When gypsy moth populations get out of control cities will often conduct an aerial and ground spray programs to control the outbreak. Btk (Bacillus thuringiensis subspecies kurstaki) is often used and is a safe and effective treatment for gypsy moths. Apart from large scale intervention there are many things the home gardener can do to reduce their populations. First and foremost is seeking out and destroying egg masses. Egg clusters are usually ¾” and oval in shape. They look like a piece of felt or velour and are buff colored when first laid but may bleach out over the winter months when exposed to direct sunlight and weathering. Common hiding places include the underside of branches, tree trunks, fences, firewood, outdoor furniture, swing sets, boats, and trailers and under the eaves of buildings. When an egg mass is observed it should be scraped off with a knife and dropped into a bucket. Destroy the eggs by burning, crushing or by pouring scalding hot water over them. The Asian gypsy moth, first discovered in the Vancouver area during the spring of 1991 is one to be on the lookout for in the near future.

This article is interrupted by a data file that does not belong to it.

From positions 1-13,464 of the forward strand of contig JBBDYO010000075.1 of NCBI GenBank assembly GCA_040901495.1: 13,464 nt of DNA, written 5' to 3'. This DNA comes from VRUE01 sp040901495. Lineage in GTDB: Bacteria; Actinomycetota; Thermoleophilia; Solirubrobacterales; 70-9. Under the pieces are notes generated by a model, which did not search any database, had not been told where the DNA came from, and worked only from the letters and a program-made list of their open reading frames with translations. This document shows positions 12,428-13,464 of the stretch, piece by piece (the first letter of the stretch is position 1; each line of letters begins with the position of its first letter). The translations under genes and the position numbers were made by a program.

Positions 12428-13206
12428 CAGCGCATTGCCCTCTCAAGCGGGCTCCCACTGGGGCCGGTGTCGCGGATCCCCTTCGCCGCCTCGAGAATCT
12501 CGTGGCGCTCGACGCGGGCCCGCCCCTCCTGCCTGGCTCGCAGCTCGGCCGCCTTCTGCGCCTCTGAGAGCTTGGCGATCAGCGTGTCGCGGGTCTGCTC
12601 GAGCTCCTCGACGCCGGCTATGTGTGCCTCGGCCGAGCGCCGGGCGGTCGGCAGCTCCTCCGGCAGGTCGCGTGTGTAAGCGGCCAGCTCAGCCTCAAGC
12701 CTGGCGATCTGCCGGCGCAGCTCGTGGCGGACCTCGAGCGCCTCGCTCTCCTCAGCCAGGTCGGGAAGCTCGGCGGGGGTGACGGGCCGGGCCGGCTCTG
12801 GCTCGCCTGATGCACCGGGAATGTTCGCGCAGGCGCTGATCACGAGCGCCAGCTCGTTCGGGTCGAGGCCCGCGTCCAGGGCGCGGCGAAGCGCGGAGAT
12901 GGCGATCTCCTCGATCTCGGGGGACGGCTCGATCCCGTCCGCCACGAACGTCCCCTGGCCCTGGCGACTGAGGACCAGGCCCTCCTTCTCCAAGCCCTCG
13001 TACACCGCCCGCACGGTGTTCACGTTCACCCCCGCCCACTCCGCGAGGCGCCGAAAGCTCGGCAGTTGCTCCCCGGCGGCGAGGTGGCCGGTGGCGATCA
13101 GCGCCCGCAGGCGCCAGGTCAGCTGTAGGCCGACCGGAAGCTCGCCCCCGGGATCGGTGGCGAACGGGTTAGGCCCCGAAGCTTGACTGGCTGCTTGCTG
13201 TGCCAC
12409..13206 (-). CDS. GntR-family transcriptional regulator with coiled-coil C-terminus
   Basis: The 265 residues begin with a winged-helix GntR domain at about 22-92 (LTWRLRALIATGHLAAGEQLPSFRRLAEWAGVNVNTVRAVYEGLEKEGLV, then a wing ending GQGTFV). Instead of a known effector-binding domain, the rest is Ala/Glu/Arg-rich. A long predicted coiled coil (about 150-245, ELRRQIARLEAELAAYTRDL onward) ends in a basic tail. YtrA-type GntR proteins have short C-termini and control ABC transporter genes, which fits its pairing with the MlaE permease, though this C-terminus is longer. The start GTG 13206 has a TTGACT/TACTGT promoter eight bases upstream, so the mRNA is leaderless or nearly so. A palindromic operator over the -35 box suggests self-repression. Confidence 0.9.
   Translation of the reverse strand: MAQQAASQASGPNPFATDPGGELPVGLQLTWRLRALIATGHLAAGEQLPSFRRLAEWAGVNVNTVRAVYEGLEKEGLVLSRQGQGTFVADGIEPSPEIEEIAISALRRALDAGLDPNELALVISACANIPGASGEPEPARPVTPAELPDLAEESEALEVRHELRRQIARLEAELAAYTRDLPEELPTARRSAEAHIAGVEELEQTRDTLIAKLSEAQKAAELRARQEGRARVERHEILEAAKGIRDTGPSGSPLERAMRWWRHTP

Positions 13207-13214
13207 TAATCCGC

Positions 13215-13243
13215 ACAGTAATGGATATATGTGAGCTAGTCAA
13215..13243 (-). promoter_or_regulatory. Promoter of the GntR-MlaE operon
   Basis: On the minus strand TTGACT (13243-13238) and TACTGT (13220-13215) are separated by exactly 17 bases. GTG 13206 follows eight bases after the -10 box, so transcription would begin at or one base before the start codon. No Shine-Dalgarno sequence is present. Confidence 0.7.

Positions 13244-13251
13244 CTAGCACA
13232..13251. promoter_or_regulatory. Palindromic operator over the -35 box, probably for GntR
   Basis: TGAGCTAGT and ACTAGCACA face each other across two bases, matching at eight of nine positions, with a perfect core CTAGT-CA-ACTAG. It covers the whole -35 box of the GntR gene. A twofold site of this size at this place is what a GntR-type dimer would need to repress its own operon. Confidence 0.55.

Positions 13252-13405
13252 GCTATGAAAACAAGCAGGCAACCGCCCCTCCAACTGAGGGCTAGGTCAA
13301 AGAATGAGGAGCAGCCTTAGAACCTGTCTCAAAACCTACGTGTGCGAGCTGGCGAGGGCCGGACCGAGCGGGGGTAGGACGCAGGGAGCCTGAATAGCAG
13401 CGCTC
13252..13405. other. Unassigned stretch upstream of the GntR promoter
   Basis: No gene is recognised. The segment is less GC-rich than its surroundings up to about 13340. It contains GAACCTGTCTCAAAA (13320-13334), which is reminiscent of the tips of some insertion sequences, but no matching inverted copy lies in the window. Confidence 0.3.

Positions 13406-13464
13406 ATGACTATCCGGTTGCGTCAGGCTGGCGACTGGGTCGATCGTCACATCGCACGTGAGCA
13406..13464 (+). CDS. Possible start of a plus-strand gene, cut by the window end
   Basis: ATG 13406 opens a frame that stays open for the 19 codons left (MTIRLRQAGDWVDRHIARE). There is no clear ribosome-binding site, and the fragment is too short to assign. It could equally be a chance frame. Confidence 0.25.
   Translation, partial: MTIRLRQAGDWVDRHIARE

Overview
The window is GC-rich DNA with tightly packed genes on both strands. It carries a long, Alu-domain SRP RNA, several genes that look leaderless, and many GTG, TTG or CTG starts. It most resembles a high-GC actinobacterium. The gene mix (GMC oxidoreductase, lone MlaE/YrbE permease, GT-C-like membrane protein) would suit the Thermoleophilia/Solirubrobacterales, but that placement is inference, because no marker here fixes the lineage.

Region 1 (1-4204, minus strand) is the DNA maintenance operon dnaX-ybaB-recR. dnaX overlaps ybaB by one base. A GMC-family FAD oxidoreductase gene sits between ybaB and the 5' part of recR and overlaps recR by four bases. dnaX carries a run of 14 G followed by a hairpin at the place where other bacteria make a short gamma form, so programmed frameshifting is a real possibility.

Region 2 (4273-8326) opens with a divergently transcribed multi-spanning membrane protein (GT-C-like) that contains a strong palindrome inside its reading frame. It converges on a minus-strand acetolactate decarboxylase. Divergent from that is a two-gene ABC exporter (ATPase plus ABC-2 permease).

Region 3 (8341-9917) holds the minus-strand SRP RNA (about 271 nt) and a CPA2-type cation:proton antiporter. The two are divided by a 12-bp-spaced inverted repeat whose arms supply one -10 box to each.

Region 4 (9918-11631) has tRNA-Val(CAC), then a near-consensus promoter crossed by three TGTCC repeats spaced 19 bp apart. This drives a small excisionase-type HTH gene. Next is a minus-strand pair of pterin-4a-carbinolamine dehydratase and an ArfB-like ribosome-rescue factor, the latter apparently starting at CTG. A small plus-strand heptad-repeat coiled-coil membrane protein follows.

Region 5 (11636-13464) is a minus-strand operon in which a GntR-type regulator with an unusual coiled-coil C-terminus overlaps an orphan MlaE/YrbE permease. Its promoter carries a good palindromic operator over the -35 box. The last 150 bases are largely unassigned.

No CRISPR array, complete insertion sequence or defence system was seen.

Lily Beetles: eat the leaves, stems, buds and flowers of lilies, fritillaries and other members of the Liliaceae family. They overwinter in the soil and come out early in spring. Do not mistake this beetle for the cardinal beetle which preys on other insects and is normally found on flowers at the edges of woodland. The lily leaf beetles have wings that are shinier with tiny dimples on them; they are more rounded in shape compared to the dull, narrow, flattened and elongated Cardinal beetle. Another difference between the two is their food preference. Lily leaf beetles are herbivores and are usually found on lily plants eating their leaves whereas the cardinal beetles are usually found on tree bark and flowers and feed on flying insects. Lastly, the cardinal beetle has comb-like antennae.